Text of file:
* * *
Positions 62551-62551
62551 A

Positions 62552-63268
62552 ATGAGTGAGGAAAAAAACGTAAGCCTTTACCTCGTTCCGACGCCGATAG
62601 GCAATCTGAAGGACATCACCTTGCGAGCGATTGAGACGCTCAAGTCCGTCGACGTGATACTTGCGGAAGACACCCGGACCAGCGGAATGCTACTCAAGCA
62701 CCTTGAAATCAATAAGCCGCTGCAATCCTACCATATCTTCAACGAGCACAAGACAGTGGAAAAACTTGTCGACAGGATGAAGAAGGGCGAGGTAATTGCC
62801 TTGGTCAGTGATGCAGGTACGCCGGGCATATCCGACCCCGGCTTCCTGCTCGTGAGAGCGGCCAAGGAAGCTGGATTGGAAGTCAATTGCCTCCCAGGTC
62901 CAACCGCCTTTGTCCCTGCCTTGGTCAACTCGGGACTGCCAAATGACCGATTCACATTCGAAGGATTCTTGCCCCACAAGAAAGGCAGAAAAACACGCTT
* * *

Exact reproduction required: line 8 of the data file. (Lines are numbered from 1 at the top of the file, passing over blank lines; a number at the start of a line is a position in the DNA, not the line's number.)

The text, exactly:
62901 CAACCGCCTTTGTCCCTGCCTTGGTCAACTCGGGACTGCCAAATGACCGATTCACATTCGAAGGATTCTTGCCCCACAAGAAAGGCAGAAAAACACGCTT